One reason she does is that, because their security rests on their behav ior, those whose religion is behavior-oriented will likely be constantly monitoring their spiritual behavior to see how they are doing. If their spiritual checklist reveals consistent failure, these Christians become deeply discouraged perhaps even to the point of giving up entirely. If, on the other hand, through sheer human willpower they have suc ceeded in achieving outwardly correct behavior they may become even more self-dependent as well as judgmental of those less successful. Another risk of behavior-based religion is that it is possible to succeed in behaving properly without forming any real relationship of trust with Jesus Christ. The Pharisees were meticulous in many aspects of their out ward behavior, but they did not trust in God.

2. Another

approach to religion emphasizes the word relationship.

Those who take this approach believe that they should give priority to knowing God. They do not attempt to make God love them, because they know that He loves them already. They do not obey because they have to but because they want to. These relationship-oriented Christians know that their battle is not the battle to be good instead it is "the good fight of faith" (1 Tim. 6:12). They know that their work is not the work of trying hard to be good. Rather, "This is the work of God, that ye believe on him whom he hath sent" (John 6:29).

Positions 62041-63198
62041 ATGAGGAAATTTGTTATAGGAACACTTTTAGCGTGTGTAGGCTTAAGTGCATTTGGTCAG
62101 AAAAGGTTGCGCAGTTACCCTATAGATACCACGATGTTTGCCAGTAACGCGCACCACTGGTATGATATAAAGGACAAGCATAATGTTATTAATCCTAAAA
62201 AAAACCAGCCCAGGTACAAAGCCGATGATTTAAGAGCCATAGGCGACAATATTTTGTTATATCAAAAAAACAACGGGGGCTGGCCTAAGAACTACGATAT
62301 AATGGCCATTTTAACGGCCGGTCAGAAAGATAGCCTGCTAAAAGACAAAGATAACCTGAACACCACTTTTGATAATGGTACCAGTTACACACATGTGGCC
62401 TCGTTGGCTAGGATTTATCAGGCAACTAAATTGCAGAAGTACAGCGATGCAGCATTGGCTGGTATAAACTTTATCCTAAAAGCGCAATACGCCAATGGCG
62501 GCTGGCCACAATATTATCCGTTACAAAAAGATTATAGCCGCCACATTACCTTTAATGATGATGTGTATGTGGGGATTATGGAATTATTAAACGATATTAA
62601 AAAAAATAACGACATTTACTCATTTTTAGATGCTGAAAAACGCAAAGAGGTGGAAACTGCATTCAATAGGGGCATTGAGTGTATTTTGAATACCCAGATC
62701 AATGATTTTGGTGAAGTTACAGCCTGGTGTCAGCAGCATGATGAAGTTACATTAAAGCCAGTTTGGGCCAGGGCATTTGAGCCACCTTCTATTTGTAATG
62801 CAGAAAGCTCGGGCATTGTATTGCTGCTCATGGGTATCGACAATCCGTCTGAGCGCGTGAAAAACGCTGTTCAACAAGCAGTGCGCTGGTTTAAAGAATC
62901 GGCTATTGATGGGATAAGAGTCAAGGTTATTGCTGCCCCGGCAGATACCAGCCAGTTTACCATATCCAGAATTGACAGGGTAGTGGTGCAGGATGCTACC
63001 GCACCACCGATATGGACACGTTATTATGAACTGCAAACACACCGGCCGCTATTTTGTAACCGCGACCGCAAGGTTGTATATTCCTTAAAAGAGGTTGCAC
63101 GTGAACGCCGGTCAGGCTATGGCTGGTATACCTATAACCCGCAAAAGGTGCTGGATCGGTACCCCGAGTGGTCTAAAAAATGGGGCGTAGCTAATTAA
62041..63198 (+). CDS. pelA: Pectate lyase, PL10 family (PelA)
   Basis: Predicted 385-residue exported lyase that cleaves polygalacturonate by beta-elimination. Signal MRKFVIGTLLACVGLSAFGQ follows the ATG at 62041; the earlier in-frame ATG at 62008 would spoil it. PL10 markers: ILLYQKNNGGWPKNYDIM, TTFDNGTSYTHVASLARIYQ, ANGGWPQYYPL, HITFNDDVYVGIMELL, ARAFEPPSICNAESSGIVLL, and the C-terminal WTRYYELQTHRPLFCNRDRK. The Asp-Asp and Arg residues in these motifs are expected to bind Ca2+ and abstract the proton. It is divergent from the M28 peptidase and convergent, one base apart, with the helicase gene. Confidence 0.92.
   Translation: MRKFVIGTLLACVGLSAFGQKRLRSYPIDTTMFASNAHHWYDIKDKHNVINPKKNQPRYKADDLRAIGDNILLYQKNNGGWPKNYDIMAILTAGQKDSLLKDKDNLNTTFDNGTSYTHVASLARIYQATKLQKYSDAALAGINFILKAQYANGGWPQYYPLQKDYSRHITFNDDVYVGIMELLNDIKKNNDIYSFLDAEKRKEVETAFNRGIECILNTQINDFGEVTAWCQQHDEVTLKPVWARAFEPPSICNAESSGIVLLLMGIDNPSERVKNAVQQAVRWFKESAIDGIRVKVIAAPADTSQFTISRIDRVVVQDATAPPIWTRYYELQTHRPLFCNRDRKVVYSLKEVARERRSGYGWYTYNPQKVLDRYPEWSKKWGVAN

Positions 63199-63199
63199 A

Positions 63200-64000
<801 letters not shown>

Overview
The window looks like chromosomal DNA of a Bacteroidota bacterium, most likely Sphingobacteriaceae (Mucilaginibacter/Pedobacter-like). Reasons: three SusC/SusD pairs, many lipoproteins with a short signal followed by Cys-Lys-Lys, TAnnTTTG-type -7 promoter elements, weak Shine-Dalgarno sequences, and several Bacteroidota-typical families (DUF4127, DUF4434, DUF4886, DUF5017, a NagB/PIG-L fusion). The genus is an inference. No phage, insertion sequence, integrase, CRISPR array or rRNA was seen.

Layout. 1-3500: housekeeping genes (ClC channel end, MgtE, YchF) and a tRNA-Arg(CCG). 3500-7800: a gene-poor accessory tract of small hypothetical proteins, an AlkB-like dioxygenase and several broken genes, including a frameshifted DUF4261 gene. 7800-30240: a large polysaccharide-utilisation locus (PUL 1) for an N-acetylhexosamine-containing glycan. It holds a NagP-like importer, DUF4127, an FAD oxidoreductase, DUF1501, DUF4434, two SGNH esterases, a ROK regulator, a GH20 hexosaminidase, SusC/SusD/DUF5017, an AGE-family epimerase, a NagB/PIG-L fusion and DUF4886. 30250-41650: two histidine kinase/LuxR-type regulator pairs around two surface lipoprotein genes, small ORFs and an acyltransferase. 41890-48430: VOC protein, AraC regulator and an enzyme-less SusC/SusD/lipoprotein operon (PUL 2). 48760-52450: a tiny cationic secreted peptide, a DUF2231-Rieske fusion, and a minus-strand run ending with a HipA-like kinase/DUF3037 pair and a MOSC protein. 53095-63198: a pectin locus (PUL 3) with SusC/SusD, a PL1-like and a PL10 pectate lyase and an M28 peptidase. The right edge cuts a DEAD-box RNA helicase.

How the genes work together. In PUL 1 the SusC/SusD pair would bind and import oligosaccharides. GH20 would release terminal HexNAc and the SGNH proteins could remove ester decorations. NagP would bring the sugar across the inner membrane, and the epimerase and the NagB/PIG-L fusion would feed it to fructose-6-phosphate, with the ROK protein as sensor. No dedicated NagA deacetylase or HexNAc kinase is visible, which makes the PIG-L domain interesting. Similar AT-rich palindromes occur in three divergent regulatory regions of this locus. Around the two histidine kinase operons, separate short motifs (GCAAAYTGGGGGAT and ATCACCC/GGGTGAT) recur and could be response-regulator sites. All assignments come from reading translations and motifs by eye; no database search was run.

In the light of Jesus' statement found in John 14:15, what caution needs to be raised about not carrying the point made above to an extreme?

We must not go to the extreme of thinking that it does not matter what we do as long as we are right with God. Those who relate properly to Jesus will want to do what He wants them to do.

THINK IT THROUGH: Is God more interested in what we do or in why we do it? Give your reasons for the answer you choose.

Clearly, the Bible is talking about effort that is directed not toward be havior but toward building a relationship of trust in Jesus. But if we em phasize relationship over behavior, will not this lead to license and low ered standards? Not if our commitment is total.

ILLUMINATION: "Those who feel the constraining love of God, do not ask how little may be given to meet the requirements of God; they do not ask for the lowest standard, but aim at perfect conformity to the will of their Redeemer." Steps to Christ, p. 45.

Another concern often expressed is that if we tell people not to work hard to be good, they will just relax and expect Christ to do all the work for them. To say that we should not work hard to do God's will and to be good is not to say that the Christian life is effortless. Indeed, the work of believing involves enormous effort. Those who practice a passive, effort less religion are sadly deceived.